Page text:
Sunday, November 6, 2016

Cathedral vs. family Anglican worship

At most U.S. Anglican churches, today was the observance of All Saints Day. Upon reflection, it seems as though the two obvious hymns — “For all the saints” and “I sing a song of the saints of God” — represent conflicting worship goals.

I didn’t realize it when I woke up this morning, but this was also the conclusion of a 1994 article on “Episcopalians Celebrate All Saints” by Ruth Myers:
Distinct in style and content, these hymns express different theological aspects of the feast of All Saints. “For all the saints” celebrates the great communion of saints by acknowledging their earthly struggles and rejoicing in their eschatological triumph. In contrast, “I sing a song of the saints of God” was written for children “to impress the fact that sainthood is a living possibility today.”
However, I was focusing on a slightly different dichotomy: between high-church (cathedral-style) worship and reaching out to children.

Cathedral Hymnody

Although part of the American Hymnal 1892, what we know today as “For all the saints” is the version from The English Hymnal (1906), with a new tune by (TEH music editor) Ralph Vaughan Williams and eight of the 11 verses by Bishop How.

It has a bit of an ecumenical flavor. The (Missouri Synod) Lutheran talk show Issues Etc. last week ran a 54-minute interview with a Lutheran seminary professor, talking about the history of the hymn. It’s featured in the Presbyterian and Baptist hymnals, and last week my daughter sang it during the official freshman chapel at her Baptist university. In my (recently acquired) 1975 U.S. Catholic Hymnal, Worship II, it’s listed as Hymn #80 (although alas without four-part harmony on the middle verses).

As the clergy processed in this morning, I could tell who the cradle Anglicans (or Episcopalians) and long-time parishioners were, as they belted it out with great enthusiasm. Apparently I’m not the only one who looks forward to this day every year — for the words, for the music, and for the memories it evokes of my days as a choirboy at San Diego’s proto-cathedral. This is a hymn that cries out for the majesty of dozens (if not hundreds) of voices, a strong choir and a blaring organ.

Still, it’s not for everyone. After church, I went up to one of our newer parishioners, who (as it turns out) has a Pentecostal background but has been seeking a deeper liturgical experience. I asked him how he liked the hymn, and he said it was unfamiliar.

At the same time, except for the syncopated entry, it seems like a pretty straightforward hymn to sing. Yes, I’m not the most objective judge, having sung it in church 25+ times in my life. But objectively, it’s certainly a lot easier than Vaughan Williams’ second most famous hymn, the Easter/Ascension/Pentecost favorite “Hall thee, festival day?”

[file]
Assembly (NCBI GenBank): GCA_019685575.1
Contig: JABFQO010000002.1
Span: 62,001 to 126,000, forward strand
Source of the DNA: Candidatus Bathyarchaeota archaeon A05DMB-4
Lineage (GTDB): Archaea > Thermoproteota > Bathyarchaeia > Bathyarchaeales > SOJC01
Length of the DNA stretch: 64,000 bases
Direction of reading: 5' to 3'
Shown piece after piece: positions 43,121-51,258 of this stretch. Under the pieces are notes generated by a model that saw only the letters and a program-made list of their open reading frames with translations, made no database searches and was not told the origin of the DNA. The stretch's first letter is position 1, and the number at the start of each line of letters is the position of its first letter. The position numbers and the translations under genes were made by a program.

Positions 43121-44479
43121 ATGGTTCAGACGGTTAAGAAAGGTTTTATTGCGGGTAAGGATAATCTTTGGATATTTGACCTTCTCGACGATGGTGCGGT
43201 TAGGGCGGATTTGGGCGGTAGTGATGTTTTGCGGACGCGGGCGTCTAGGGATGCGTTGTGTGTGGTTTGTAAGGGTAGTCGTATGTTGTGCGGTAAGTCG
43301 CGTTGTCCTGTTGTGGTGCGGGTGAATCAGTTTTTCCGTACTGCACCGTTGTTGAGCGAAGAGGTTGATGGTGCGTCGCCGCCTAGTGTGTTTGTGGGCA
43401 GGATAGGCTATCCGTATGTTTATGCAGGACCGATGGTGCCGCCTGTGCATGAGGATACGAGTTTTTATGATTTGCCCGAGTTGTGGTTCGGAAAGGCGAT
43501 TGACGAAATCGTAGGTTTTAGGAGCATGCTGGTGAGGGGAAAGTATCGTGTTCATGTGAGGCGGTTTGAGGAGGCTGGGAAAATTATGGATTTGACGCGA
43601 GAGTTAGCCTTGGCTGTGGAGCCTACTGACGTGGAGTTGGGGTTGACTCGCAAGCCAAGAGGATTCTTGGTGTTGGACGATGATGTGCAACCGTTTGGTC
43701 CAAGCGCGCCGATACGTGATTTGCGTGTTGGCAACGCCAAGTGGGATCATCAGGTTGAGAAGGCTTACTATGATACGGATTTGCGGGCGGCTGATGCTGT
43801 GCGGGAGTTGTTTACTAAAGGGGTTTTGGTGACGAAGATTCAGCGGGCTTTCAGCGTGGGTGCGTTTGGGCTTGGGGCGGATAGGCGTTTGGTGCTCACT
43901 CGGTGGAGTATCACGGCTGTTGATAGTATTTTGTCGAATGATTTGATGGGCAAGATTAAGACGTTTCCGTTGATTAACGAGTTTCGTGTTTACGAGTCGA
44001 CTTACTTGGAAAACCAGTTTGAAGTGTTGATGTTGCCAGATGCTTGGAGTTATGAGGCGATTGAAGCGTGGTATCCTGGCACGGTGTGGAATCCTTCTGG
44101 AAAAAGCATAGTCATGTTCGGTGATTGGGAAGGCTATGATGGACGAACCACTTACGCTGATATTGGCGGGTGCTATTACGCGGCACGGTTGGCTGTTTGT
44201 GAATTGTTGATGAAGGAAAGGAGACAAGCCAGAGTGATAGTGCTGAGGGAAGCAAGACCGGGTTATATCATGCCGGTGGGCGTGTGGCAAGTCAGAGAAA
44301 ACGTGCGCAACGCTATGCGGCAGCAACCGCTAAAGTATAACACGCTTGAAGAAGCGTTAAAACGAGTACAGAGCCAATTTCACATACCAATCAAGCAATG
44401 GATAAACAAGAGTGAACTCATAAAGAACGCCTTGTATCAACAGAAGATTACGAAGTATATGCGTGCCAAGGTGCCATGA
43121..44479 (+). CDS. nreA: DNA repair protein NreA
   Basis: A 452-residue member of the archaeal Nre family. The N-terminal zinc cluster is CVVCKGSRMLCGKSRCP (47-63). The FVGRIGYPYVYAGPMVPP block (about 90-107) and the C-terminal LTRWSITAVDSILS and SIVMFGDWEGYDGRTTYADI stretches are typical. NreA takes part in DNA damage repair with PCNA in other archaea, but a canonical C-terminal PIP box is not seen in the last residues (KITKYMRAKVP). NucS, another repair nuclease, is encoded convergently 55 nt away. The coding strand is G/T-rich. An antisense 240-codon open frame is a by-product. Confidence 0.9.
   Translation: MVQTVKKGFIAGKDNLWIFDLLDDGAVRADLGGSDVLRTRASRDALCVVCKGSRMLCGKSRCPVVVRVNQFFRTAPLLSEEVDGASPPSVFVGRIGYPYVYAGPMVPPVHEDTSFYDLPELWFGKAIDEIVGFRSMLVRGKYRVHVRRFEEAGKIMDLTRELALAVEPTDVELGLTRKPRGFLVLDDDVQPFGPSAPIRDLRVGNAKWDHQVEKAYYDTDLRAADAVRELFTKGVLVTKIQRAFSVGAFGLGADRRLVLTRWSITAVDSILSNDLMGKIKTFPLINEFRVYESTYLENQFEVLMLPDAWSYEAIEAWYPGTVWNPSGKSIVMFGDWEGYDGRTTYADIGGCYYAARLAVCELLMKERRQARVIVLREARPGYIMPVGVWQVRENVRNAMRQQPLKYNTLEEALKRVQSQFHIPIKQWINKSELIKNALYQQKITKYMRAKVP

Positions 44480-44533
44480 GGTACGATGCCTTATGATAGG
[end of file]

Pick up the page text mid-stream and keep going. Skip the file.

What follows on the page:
Children’s Hymnody

The other All Saints’ hymn seems at the other extreme: “I sing a song of the saints of God”. The text was published as a children’s hymn in the 1920s, while the version we sing was introduced to the world by Hymnal 1940 (#243) with a new tune written expressly for this purpose. It appears in Hymnal 1982 and some Presbyterian and Methodist hymnals. However — despite the British text (“at tea”) — the combined hymn has not crossed the pond to any Church of England hymnal. According to, appears in only 22 hymnals (vs. 473 for the more famous Vaughan Williams cathedral hymn.)

Both my wife and I remember it vividly from our childhood in the proto-cathedral. Our sermon today called it out today as well, as the clergyman had similar memories. Afterwards, we told him it was one of three we scheduled for our daughter’s baptism. (In fact, she heard it today by the children’s choir at her parish, but at our church the children’s choir was on hiatus and so it wasn’t scheduled). Similar recollections were voiced at a Virginia Theological Seminary blog.

Children’s vs. Cathedral Music

While these two styles are very divergent, I see them as more orthogonal than contradictory. Many of us learned “For all the saints” as children, and have loved it ever since (as my teenager daughter does). At the same time, there are many of us in the second half of life who eagerly await hearing the Lesbia Scott every November.

So the former hymn provides an opportunity to model enthusiastic festal worship for parishioners young and old, while the latter reminds us the importance of teaching the faithful the meaning of these feast days.


Meyers, Ruth A. (1994). "Episcopalians Celebrate All Saints." In Journal of the Liturgical Conference, vol. 12, no. 2, pp. 9-13.

No comments: